Skin Infections: Symptoms, Causes, Risk Factors, and Treatment

Your skin is the largest organ in your body, with several functions, including covering and protecting your body from infection. However, sometimes the skin can get infected; this often happens when germs enter through a break, cut, or wound on your skin. You can also develop Sheepshead Bay skin infections when your immune system is weakened due to another disease or medical treatment. Mild infections that affect your epidermis and cover a small can be treated with home remedies and over-the-counter medications. However, conditions deep into your skin or affecting a larger area require medical attention.

What are the symptoms of skin infections?

The symptoms of skin infection vary between the different types. However, some symptoms are common to many skin infections, including rash and redness. Many skin infections are also associated with itching, pain, and tenderness. You need medical help if you have pus-filled blisters or an infection that worsens. If left untreated, skin infections can spread into the bloodstream, becoming life-threatening. A severe skin infection is associated with blisters, pus, sloughing, and necrotic-appearing skin.

What causes skin infections?

There are various causes of skin infections; some occur when bacteria enter your body through a break in the skin, such as a cut or scratch. Skin infections don’t always happen when you have a break in the skin, but cuts or scratches increase your risk if you have a weakened immune system. Your immune system may be weakened due to the side effects of medication or treatment or an illness.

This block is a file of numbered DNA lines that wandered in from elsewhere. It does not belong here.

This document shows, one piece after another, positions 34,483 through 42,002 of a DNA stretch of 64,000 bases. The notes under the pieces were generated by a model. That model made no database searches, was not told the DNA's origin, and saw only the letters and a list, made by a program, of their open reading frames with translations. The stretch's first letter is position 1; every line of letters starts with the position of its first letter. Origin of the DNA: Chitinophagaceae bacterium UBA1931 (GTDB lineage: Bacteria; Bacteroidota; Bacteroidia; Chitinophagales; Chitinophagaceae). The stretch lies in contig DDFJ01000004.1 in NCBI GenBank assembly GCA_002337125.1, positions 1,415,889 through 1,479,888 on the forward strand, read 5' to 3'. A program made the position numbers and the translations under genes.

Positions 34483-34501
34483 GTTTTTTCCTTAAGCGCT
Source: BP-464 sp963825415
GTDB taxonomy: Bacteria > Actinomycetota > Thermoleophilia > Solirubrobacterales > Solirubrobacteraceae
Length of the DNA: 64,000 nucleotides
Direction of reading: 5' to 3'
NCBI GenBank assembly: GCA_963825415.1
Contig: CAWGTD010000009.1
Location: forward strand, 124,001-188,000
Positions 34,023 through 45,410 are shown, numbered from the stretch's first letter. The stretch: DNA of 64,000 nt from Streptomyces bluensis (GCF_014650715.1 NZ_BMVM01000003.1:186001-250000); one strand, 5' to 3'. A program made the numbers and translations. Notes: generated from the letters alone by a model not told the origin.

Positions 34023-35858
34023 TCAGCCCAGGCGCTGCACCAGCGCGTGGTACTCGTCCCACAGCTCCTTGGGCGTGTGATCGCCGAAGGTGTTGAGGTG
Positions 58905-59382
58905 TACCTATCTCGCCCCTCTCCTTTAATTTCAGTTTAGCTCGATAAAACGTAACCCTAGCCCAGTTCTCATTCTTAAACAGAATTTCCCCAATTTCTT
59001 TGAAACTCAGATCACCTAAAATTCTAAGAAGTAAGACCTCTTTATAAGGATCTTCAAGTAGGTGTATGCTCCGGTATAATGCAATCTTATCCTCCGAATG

Besides bacteria, skin infections can also be caused by viruses. The most common viral skin infections are caused by human papillomavirus (HPV), poxvirus, and herpes virus.

Some skin infections, such as athlete’s foot and yeast infections, are caused by fungi. Your risk of developing a fungal infection depends on your body chemistry and lifestyle. For example, you are most likely to experience frequent bouts of the athlete’s foot if you sweat a lot or are a runner. This is because fungi thrive in warm and moist environments, such as sweaty shoes.

Parasites such as body lice, head lice, and scabies can also cause skin infections; these tiny insects or organisms burrow beneath your skin and lay eggs, causing a parasitic infection.

Who is at risk of skin infections?

Anyone can develop a bacterial, fungal, viral, or parasitic infection. However, your risk is higher if you are older or have an immune system disease like HIV/AIDS. A weakened immune system due to treatments such as chemotherapy also elevates your risk of skin infections. Other risk factors for skin infections include poor circulation, diabetes, malnourishment, and excess skin folds due to obesity.

What is the treatment for skin infections?

Treatment depends on the cause of the infection and how severe it is. Some viral infections go away independently within days or weeks. As for bacterial infections, they most often improve with topical or oral antibiotics. Some bacteria strains are resistant to treatment and require intravenous administration of antibiotics.

If you have questions about skin infections, consult your specialist at kalon Dermatology. 

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